Queer Eye rapidly became one of the most talked-about Netflix series when it took Twitter by storm with the arrival of its first season in February of 2018, featuring a new Fab Five: Antoni Porowski (Food & Wine), Bobby Berk (Interior Design), Jonathan Van Ness (Grooming), Karamo Brown (Culture) and Tan France (Fashion). Although Netflix has a small selection of reality shows, there was nothing quite like Queer Eye. Three seasons later, and you know the format by now: the Fab Five visit someone in need of some serious TLC, hair is cut, homes are made-over, shirts are french tucked, and tears are shed. Now, sitting down to watch an episode – iced latte in hand – still counts as a low-maintenance form of self-care.
The new episodes bring in a fresh group of men and women for the Fab Five to make-over, and everything that made the first three seasons so lovely is still present. It’s a tasty blend of humor, political awareness, and cheese. The fourth season also expands on itself a little like previous seasons have; the Fab Five occasionally travel to places or speak to guests on the show that spark their own emotional journey — as one of the best things about Queer Eye is its willingness to go deep — no matter how light the show’s premise is. For example Season four hosts guests that talk about gun violence, bullying, and all sorts of issues plaguing modern society.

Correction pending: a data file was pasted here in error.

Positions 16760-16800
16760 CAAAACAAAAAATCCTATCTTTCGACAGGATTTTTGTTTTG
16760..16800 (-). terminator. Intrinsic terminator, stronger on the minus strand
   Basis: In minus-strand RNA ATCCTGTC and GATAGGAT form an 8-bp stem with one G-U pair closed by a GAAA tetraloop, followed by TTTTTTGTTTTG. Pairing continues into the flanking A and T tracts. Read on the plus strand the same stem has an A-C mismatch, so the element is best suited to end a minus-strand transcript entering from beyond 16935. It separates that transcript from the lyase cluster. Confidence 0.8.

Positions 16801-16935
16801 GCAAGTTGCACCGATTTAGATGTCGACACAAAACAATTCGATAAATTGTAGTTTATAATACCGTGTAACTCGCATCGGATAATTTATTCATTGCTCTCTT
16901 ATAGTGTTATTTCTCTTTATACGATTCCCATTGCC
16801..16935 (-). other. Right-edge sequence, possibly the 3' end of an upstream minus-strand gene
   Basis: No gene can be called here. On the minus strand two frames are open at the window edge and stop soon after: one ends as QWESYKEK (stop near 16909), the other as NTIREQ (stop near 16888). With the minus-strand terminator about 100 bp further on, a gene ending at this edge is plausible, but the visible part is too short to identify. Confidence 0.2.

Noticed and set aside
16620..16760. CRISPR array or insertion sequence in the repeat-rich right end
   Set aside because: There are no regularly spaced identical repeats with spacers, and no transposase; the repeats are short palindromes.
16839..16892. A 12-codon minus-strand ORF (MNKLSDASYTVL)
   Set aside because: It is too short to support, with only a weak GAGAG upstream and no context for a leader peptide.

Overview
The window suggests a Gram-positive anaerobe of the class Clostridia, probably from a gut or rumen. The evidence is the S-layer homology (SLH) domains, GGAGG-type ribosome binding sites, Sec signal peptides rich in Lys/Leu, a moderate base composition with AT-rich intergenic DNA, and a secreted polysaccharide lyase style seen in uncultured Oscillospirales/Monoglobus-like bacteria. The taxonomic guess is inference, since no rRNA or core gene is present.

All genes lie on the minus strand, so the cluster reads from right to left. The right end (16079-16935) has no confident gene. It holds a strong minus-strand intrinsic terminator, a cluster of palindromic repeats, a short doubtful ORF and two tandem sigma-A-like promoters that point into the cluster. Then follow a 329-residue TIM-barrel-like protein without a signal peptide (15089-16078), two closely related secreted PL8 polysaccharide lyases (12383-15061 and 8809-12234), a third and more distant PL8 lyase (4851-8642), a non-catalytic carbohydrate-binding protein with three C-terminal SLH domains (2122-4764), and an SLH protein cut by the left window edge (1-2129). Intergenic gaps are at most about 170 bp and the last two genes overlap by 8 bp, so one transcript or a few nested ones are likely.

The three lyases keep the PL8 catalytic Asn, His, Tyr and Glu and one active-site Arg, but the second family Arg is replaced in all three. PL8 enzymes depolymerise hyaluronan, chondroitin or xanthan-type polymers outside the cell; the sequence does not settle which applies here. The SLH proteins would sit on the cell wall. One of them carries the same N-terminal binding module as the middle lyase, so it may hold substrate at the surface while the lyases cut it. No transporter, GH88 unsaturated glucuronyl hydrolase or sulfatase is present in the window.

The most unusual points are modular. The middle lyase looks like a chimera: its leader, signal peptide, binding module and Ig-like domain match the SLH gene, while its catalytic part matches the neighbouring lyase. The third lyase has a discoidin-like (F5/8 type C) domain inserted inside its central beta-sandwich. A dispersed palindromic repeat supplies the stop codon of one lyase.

Season 4 retains the soft political charge the series has maintained over the course of its run on Netflix. There’s still a push towards open-mindedness and empowerment, but it’s never so heavy that it becomes a chore to watch. It’s no surprise that much of Queer Eye‘s audience is young and politically active, so the show can be taken as a breather amongst the tiring and frustrating modern-day arguments we constantly see plastered all over media outlets. The show’s goal isn’t to forget about these outside-world things, nor is it claiming that America’s divide has been solved by make-overs; it’s simply showing positivity, and in that regard, it goes a long way. The awkward kids, family members, co-workers, and friends often at the edges of the episodes all start smiling sooner or later and from there never seem to stop. The care-free attitudes of the Fab Five and the way they go about their day with authenticity are infectious; seeing it seep into the people they’re working with is one of the many joys of the show.
With Queer Eye’s roughly 45-minute episodes lengths, they still feel remarkably bite-sized, and in terms of structure, it’s the same every time. It’s a wonder how they fill the forty-five minutes without the pace being sluggish, but they pull it off. It’s no doubt repetitive, as the grooming tips we were all picking up from Jonathan during season one have certainly run out, but we’re still watching it because it’s nice and sometimes nice is enough.
Season four of Queer Eye is everything you’d expect, and that’s not a bad thing. The format works, the cast works and the series is still comparable to a tub of ice cream on a Sunday night. For those looking to watch the new season, season 4 will be available on July 19th on Netflix, and for those looking for a great series to binge, the first three seasons are currently available to watch.
Note, All eight episodes were provided for review.
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Hello, I am a Scottish filmmaker who enjoys writing about movies and reading comics! You can follow me on Twitter @_trudiegraham or on Instagram @tru.die